Displaying Toys In Your Gaming PC Isn't Modding.
Displaying Any Funko or Other Toys In Your Gaming PC Isn't Modding. If it were true, it would be so much easier. If you were to incorporate LEDs as the car's headlights or replace the eyes of a Funko figure with HDD activity LEDs, now you're modding! It's weird time for Modding right now. PC hardware & water cool manufacturers experiencing best era for sales, but "DIY Modding" has shrunk to few DIY guys on a deserted island.
● What is "Modding?" (Physically modifying something to reflect your individual tastes or needs.)
The origin of the term "Modding" derived from an online community of PC enthusiasts who were the first overclock their desktop PC processors (cpu). Doing this generated heat in the PC which required "modifying" the case with better cooling to handle the higher temperatures. These modifications would include making holes in the case for additional or larger cooling fans. Case modifications expanded into aesthetic modifications that included custom case badges, swapping to brighter or different color LEDs, and cutting a window in the side panel with lighting.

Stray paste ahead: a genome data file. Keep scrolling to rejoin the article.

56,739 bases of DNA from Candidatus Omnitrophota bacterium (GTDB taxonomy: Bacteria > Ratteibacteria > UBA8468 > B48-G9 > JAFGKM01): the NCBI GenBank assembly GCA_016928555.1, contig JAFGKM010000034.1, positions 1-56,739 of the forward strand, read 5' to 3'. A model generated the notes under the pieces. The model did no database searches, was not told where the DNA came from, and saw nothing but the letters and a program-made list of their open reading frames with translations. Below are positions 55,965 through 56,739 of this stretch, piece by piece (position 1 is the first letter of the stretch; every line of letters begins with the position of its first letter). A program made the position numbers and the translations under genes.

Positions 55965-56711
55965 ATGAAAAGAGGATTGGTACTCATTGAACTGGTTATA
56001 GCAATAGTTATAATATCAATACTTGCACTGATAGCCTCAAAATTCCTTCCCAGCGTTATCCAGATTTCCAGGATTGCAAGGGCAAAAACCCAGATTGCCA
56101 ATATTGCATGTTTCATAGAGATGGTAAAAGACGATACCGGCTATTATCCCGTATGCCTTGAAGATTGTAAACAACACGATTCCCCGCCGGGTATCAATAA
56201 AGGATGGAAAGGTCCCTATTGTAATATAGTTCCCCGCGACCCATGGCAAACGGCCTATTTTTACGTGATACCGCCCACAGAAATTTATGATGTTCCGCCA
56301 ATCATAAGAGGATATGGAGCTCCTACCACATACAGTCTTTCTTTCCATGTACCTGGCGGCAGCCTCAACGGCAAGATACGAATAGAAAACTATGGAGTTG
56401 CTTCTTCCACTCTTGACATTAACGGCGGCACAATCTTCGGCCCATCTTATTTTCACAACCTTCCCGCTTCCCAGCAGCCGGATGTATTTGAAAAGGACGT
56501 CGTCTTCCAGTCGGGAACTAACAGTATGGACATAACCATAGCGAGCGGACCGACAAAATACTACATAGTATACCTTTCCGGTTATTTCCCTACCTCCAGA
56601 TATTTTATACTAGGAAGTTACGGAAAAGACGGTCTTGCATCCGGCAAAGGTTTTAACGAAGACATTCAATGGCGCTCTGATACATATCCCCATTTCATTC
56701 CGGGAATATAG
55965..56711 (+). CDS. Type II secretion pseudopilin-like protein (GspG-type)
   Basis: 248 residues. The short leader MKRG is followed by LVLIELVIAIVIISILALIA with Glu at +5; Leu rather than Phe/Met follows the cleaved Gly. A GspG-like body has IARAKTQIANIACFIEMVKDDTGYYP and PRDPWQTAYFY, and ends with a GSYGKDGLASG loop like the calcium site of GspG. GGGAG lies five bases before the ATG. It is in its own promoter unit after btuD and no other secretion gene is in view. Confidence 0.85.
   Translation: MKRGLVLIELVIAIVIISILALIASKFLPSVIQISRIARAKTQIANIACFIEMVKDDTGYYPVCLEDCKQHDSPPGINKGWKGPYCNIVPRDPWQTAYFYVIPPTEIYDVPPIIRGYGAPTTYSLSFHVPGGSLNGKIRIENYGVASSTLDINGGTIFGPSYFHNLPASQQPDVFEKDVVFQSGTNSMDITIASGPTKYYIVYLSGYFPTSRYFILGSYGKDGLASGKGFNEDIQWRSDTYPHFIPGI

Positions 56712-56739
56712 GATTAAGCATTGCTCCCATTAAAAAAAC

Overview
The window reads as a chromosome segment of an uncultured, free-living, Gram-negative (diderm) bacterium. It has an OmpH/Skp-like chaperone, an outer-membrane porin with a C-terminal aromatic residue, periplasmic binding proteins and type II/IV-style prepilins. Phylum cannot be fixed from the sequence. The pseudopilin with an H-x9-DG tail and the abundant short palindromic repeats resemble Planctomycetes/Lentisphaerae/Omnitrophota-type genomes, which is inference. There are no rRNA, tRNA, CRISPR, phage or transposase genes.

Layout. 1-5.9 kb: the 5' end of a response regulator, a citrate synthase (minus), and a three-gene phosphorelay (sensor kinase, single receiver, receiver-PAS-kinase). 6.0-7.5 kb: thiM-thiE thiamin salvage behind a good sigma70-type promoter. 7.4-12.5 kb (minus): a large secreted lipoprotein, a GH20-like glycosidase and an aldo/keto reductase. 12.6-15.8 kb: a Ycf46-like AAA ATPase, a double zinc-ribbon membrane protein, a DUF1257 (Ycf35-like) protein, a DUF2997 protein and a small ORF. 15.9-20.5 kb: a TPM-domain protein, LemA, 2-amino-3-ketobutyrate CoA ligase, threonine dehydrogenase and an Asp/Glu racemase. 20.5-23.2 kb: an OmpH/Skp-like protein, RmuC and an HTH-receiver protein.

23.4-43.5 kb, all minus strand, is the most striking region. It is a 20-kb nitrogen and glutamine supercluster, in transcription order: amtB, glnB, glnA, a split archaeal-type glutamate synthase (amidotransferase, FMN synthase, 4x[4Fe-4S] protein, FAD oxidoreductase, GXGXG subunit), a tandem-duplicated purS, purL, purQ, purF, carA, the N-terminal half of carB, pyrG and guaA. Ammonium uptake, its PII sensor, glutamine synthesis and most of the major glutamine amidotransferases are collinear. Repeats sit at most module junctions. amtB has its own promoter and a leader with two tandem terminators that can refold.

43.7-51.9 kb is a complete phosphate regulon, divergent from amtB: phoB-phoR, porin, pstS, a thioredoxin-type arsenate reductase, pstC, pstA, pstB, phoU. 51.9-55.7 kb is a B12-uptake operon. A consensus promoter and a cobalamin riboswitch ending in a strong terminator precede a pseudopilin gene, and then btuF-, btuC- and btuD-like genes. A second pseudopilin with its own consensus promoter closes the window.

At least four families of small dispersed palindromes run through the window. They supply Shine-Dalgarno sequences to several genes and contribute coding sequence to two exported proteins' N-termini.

Displaying a children's toy like this Funko Pop figure in your PC isn't modding.
● What is "DIY?" (Do-It-Yourself)
Buying retail parts and assembling them into something is DIY. Repairing something like your car or bicycle is DIY.
● Is it practical to DIY?
It depends upon the application, your skills, and your resources. If you have no tools to mod, then it's impractical to mod something, unless you poses the drive to learn how to use tools. "DIY" to me, is expressing yourself by physically creating new or modifying existing things to reflect your individual tastes or needs. Buying retail parts and assembling them into something is DIY.
I witnessed the end of beige desktops when hobbyists revolted against them. Can we have faith in today's PC building enthusiasts in starting a revolt against the mediocrity of rainbows and hard line PC builds?